To sum things up: it seems we can hope for a point release of the Linux port sometime after the initial Windows release (maybe even simultaneous if we are very lucky). If the engine does get ported to OpenGL, third party licensees will probably consider releasing a Linux client too (as this would be fairly little trouble for them with the engine already ported). As always, polite support from their Linux-using fans might help Sam feel his and the other developers’ precious time isn’t wasted on producing a port; use the comments for this and any questions you might have and we will try to have them answered the next time.

Download: [Project Offset sneak peek videos ]

10 Responses to “LinuxGames’ Focused On: Project Offset”

  1. kccricket Says:

    This really is quite an interesting column you’ve created, micks.

    I hope to read more of them.

  2. Anonymous Says:

    Agreed. Keep it up =)

  3. Logy Says:

    [q]To sum things up: it seems we can hope for a point release of the Linux port sometime after the initial Windows release (maybe even simultaneous if we are very lucky). If the engine does get ported to OpenGL, third party licensees will probably consider releasing a Linux client too (as this would be fairly little trouble for them with the engine already ported).[/q]
    That seems like in incredibly optimistic interpretation of Sam McGrath’s responses. When he says something like “I hope to find some time to do this porting during development, but it’s just not something I can make a priority.” I feel the opposite of hopeful.

    Game development, particularly for smaller outfits, is notorious for high-pressure schedules. With a project this ambitious, they’ll probably be under tremendous strain just to get the Windows version out on time. I’d be shocked if they could find the time to work on a port.

    The idea that third-party licensees would “probably consider releasing a Linux client” because the engine is portable certainly isn’t borne out by history, either, considering how many Unreal and Quake 3 (and now Doom 3) engine licensees didn’t bother to port their games.

    I always get a little edgy when I read this sort of language, because it seems people start to interpret “we’d like to do a Linux port” as “we swear on our mother’s graves there will be a Linux port”, and then when one fails to materialize, the once hopeful Linux users start screaming bloody murder about how they were lied to, and how they should boycott every future product from that company and publicly flog all its employees, etc.

  4. gaminggeek Says:

    I saw the videos for this about a year ago and man if this would be ported to linux that would be a great do for linux gaming

  5. zborgerd Says:

    Micks – Great article!

    Sam and co. are some great developers. Savage was an outstanding piece of work, and it hooked me for a good year. When I first discovered Project Offset, I was pleased that Sam and a few of the other S2 guys would be moving on to work on something new, and have been crossing my fingers for a Linux release.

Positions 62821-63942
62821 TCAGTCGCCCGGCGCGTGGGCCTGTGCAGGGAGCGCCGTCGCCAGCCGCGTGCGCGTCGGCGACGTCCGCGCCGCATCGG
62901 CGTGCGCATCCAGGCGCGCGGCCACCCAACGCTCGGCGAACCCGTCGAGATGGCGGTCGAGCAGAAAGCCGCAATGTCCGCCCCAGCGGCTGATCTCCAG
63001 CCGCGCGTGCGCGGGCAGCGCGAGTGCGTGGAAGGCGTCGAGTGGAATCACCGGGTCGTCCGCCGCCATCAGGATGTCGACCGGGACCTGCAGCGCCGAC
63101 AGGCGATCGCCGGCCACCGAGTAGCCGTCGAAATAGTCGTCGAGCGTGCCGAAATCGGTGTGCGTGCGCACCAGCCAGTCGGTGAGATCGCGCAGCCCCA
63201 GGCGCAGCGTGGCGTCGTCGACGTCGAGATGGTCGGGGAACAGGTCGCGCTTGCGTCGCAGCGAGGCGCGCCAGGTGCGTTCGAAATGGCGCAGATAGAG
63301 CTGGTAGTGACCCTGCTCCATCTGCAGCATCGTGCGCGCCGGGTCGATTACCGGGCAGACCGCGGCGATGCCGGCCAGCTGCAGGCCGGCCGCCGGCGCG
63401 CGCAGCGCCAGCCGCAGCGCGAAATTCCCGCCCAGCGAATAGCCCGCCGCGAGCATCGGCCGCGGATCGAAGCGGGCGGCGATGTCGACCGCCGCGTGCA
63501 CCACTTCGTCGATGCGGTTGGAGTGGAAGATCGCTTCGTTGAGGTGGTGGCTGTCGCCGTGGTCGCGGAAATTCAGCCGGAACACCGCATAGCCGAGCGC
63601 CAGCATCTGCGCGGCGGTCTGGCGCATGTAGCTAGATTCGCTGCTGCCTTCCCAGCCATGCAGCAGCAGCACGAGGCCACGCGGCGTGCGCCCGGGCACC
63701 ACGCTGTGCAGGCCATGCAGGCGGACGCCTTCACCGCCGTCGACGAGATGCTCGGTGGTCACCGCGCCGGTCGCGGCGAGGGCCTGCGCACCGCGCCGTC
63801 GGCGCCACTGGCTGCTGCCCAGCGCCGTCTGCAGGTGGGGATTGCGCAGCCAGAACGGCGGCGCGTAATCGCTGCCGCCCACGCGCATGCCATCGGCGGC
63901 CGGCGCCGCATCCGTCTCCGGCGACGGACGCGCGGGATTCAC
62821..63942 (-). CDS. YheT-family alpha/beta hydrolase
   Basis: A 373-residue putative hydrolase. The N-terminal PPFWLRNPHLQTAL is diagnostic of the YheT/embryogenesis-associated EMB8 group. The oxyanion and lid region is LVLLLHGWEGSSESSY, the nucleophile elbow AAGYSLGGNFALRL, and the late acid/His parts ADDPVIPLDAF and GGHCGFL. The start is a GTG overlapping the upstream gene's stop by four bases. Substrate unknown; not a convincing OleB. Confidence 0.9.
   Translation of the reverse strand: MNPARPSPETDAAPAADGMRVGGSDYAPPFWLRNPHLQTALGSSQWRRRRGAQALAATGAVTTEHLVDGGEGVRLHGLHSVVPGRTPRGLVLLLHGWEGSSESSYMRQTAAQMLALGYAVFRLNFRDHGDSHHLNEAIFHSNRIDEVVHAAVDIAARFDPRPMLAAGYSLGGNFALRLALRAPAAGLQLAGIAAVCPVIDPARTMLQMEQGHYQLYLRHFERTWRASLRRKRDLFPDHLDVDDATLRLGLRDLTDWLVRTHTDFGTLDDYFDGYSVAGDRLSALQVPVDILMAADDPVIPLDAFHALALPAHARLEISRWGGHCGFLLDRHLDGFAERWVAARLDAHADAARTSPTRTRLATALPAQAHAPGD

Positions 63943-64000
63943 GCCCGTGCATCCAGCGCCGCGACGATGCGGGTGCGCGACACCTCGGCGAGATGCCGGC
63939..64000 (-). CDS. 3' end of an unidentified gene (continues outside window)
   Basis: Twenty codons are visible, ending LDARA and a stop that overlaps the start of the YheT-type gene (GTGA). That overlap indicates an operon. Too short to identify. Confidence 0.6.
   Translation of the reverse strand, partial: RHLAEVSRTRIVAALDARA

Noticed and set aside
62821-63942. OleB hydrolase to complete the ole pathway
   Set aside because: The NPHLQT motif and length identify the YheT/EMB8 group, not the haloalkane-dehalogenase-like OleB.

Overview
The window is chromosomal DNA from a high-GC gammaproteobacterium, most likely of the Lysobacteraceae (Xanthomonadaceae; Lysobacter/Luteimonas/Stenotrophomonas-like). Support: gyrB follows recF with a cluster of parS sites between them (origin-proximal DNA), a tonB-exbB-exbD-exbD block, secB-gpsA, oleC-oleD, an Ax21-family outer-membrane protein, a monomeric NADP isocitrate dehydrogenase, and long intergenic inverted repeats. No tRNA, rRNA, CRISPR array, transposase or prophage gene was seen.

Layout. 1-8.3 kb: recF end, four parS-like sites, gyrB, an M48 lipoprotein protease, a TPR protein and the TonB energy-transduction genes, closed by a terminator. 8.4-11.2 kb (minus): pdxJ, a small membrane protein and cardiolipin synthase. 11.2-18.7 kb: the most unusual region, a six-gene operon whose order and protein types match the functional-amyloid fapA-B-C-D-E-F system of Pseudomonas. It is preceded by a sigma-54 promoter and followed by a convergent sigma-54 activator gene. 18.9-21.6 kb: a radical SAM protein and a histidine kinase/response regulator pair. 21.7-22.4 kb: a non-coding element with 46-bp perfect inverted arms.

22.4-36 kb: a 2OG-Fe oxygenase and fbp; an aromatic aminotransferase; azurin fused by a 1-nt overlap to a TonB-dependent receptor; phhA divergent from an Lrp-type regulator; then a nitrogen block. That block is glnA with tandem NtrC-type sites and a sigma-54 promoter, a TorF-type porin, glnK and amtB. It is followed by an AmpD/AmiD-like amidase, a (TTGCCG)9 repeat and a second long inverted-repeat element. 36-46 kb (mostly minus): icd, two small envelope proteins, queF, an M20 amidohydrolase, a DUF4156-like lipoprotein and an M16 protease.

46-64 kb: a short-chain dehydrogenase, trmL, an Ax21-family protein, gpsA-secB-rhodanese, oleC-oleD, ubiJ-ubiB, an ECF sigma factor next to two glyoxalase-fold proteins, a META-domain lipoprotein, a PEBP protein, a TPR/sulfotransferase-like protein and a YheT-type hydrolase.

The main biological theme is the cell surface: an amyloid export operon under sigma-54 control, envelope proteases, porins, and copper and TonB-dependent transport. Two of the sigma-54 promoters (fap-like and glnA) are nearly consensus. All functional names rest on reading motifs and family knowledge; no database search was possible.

It’s not that I don’t also have a lot of hope in (the reformed) S2 Games’ Savage 2 release. I’m pleased that it’s coming to Linux as well. On the other hand, it is my opinion that the majority of the best brains behind the first Savage game are now working at Offset Software. I suspect that their Project Offset title will be quite impressive. And, though the game engine isn’t the most important thing of all, it’s quite pleasing to see that they are already picking up licenses for the new game engine. Correct me if I am wrong, but I do not believe that Silverback was ever licensed for a non-S2 game.

    Sam – Thanks for talking with Micks about your new project. It’s exciting to hear what you have to say about Offset Software and your next game. As a fan of Savage, I hope that we Linux gamers will be able to experience your next game.

  6. micks Says:

    You are almost right ;) — Moonstruck Games have recently licensed Silverback for their upcoming Project Survival (if I understand this correctly, the MG folks have connections with both S2 and Offset Software) which was recently confirmed to come with a Linux port at launch.

  7. zborgerd Says:

    Ah! That’s right. I remember reading that a few weeks ago. It’s good to hear that Silverback will be in another game. It was an impressive engine, and would still make for a good game today.

  8. Anonymous Says:

    [i]a not-insignificant amount of work would still have to be done to port the core rendering code to OpenGL[/i]

    I’m usually optimistic until I see comments like that which generally mean the engine isn’t nearly as portable as they make it sound.

  9. Anonymous Says:

    By portability, I assume they mostly mean that the engine will run on the Xbox 360. :-)

  10. Logy Says:

    I didn’t mean to come across as bitter in my previous post, because I’m not at all. I just think it’s important to manage expectations realistically, because…
    [q]”screaming bloody murder” at them not only wouldn’t help at all but would pretty much be an insult[/q]

    When BioWare was talking about a Linux client for NWN, they used language like “we plan to” and “we expect”, which some people took as a blood oath to release a Linux client in the same package with the Windows client, complete with penguin on the box.

    A year after the Windows release we finally got a Linux client, and two years after that there were [i]still[/i] people around here who would go into hair-tearing, Wrath-of-Khan histrionics at the mention of the name “BioWare”.

    I can’t help but wonder how much of that whining contributed to the current policy of routing all requests for a Linux port of NWN2 straight to /dev/null… uh, I mean “Recycle Bin”.

    I should also add that yes, do I think these “focused” articles are really cool, and it’s great that there are devs out there who will take the time to address Linux users. Seriously, keep up the good work!